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I'm using CoreData in a multi-threaded iOS-app, and everything seems to work fine - unless I switch on the exception breakpoint in XCode. Whenever I do some CoreData-work, the breakpoint stops at the save:-method on NSManagedObjectContext - but the NSError is nil afterwards. I also have nothing in the log (except: Catchpoint 2 (exception thrown).), the app doesn't crash... So it's pretty hard to tell what's going wrong.

The only clue I have is that I have a single object in updatedObjects: in my NSManagedObjectContext - but there seems nothing wrong with it.

My question is very similar to this question on stackoverflow , but the only answer there doesn't help me; I'm pretty sure that I've got everything covered there.

What could be wrong here? Or are there other possibilities to get some error information?

Thank you very much!

EDIT: showing code is pretty difficult. I'm loading objects with objectID, edit and store them in the context assigned to the current thread. I already checked - the context is always correct for the current thread; each thread has its own context, that shouldn't be the problem. It would be even helpful if only someone could tell me how to get more information from that error/exception - or if I have to care about it after all. It seems to me as if the exception is catched within the `save´-method, so probably its a "normal" behaviour?

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Can you shoe some code? –  shannoga Dec 1 '11 at 8:14
    
@shannoga showing code is impossible, I fear - but see my edit, thanks... –  swalkner Dec 1 '11 at 9:51
    
are you using the same managedObjectContext among threads? (context can't be shared among threads) –  daveoncode Dec 1 '11 at 10:03
    
@daveoncode - no; I'm pretty sure that each thread has it's own managedObjectContext. All I'm sharing is the managedObjectID, not contexts and no objectModels. –  swalkner Dec 1 '11 at 10:15

3 Answers 3

up vote 52 down vote accepted
+100

This is normal behavior. CoreData uses exception throwing & handling internally for some of its program flow. I talked to the CoreData people about this. It may seem odd, but that's a design decision they made a long time ago.

When you hit the exception, make sure there's none of your code in the backtrace between your call to -[NSManagedObjectContext save:] and the exception being thrown. Calling -save: is very likely to call back into your code, e.g. if you're observing NSManagedObjectContextObjectsDidChangeNotification, and if you're doing bad things when you're handling those notification, obviously you're at fault.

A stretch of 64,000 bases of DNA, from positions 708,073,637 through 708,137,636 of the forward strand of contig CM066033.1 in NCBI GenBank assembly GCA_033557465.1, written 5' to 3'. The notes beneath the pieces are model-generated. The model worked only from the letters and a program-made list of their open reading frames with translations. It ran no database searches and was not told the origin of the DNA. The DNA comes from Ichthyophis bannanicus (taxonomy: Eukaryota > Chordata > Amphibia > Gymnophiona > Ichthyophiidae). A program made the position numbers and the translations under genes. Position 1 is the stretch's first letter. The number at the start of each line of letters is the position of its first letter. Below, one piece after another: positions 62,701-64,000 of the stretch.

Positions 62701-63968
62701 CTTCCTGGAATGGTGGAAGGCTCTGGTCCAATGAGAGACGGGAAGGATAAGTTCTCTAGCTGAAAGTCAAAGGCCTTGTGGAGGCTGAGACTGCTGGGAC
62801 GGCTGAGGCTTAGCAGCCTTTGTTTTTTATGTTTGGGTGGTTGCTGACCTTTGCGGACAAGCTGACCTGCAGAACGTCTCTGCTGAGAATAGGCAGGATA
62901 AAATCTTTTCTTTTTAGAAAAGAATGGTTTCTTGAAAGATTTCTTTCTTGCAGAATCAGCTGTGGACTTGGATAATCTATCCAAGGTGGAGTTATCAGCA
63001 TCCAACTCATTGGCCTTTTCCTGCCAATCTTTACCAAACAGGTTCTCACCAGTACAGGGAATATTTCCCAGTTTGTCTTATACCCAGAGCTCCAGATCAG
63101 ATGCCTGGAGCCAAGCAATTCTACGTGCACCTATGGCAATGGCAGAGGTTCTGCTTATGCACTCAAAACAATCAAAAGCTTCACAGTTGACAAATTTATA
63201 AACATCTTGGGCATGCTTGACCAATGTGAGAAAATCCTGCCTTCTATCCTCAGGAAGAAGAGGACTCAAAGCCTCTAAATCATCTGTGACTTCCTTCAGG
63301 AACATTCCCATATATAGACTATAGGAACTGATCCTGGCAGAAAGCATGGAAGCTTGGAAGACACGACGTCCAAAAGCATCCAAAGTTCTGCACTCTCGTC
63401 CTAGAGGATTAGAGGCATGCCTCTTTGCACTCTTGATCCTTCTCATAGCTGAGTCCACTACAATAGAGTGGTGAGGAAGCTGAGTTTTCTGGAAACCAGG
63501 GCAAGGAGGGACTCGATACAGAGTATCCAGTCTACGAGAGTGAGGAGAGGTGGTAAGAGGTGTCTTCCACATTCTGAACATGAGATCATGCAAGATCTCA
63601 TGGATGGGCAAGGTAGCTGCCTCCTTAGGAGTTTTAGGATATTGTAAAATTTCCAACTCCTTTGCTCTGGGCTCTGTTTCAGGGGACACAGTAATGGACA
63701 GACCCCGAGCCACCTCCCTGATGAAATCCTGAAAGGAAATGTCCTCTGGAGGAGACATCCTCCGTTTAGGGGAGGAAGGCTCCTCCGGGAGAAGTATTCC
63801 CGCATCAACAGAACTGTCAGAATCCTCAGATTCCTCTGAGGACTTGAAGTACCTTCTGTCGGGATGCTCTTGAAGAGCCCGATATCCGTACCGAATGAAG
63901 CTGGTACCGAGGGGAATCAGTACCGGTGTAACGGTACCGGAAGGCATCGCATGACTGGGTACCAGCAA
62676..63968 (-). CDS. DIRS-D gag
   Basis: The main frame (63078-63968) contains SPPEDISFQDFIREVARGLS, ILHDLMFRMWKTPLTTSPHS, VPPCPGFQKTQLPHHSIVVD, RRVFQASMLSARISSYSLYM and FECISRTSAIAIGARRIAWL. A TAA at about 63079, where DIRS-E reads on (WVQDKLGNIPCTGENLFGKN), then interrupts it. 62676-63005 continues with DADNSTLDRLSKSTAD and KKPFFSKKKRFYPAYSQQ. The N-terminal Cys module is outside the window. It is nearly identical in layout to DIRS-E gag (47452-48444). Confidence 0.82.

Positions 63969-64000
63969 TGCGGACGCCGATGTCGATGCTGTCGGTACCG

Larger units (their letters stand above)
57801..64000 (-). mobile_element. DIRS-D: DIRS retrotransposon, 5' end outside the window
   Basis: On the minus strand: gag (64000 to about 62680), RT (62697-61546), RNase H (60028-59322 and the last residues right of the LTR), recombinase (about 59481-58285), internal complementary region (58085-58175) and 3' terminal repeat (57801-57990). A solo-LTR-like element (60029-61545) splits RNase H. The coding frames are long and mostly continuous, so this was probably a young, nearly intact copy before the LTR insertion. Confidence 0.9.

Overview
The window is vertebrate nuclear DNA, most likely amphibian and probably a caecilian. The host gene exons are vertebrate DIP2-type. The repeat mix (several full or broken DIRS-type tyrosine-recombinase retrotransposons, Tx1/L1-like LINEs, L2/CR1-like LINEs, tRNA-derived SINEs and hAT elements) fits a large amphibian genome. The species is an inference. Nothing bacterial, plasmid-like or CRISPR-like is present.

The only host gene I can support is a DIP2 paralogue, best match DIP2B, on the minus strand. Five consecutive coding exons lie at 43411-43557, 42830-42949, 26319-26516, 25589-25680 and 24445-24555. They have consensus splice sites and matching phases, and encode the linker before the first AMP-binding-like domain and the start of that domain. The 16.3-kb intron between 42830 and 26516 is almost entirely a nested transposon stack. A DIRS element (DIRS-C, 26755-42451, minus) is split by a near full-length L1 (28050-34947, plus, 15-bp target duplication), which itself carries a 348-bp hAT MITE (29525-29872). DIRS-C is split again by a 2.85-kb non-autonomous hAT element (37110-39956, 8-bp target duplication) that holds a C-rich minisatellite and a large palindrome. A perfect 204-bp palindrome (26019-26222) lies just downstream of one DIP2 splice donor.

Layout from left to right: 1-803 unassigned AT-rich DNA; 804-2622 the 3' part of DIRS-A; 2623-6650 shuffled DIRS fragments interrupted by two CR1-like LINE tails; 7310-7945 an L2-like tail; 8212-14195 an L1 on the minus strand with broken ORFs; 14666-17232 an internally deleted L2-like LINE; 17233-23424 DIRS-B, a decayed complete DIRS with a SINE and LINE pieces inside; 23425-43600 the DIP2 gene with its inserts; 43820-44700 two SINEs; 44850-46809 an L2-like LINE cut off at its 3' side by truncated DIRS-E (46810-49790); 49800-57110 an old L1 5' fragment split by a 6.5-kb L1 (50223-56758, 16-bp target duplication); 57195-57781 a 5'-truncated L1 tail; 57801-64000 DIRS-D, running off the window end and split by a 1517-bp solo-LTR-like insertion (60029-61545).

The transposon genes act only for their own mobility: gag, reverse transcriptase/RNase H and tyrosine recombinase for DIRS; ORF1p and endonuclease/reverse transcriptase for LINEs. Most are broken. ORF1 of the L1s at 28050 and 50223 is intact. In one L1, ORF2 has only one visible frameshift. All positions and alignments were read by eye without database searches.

If you're exiting the -save: method, and the return value is YES, everything is good.

Please note, that you should check the return value, do not use error != nil to check for an error. The correct check is:

NSError *error = nil;
BOOL success = [moc save:&error];
if (!success) {
    // do error handling here.
}
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is there no way to avoid this? it's pretty annoying while debugging, because I'd like to have an exception breakpoint on all the time. This way, it often stops without being a "real" exception... –  swalkner Jan 19 '12 at 7:16
    
No, there's no way to avoid this. It's just how CoreData works. You can file a radar and ask Apple to change the code. They're aware of it, but it's probably not very high on the CoreData team's priority list. –  Daniel Eggert Jan 19 '12 at 17:48
    
really? I mean - do you have some source for this? That would be disappointing, because - as I mentioned before - it's annoying while debugging :/ –  swalkner Jan 20 '12 at 6:53
1  
Short answer: Yes. –  Daniel Eggert Jan 20 '12 at 20:08
1  
Thanks! This has saved me many painful hours of trying to figure out if I was doing something wrong. –  Arie Litovsky Jan 26 '12 at 22:30

You can avoid these useless breaks; as others have pointed out this is normal CoreData behavior (but highly annoying!)

  1. Remove the "All Objective-C Exceptions" breakpoint
  2. Add a Symbolic Breakpoint on objc_exception_throw
  3. Set a Condition on the Breakpoint to (BOOL)(! (BOOL)[[(NSException *)$eax className] hasPrefix:@"_NSCoreData"])
  4. I also like to add an action, debugger command, "po $eax" which usually prints out the exception details

$eax is the correct register for the simulator, $r0 works on devices. You can create two separate breakpoints and enable/disable them as appropriate.

See Ignore certain exceptions when using Xcode's All Exceptions breakpoint for the original answer

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This apparently no longer works. Someone suggested that they had to use "name" in place of "className" but I get the same result. I get a real exception when I enable this. What is the new workaround? I am using the most recent SDK and Xcode. –  LostInTheTrees Feb 4 at 23:53

I had a similar problem. Eventually, I figured out the problem:

I added an observer to NSManagedObjectContextDidSaveNotification that got freed without removing itself from the notification center. When its memory got assigned to some other object, the notification center tried calling on that object and raised an exception because it couldn't find the right selector. This exception was "invisible" for some reason, but caused CoreData to raise its own exception.

A well placed removeObserver: call fixed the problem.

Hope this may help someone else who encounters this situation.

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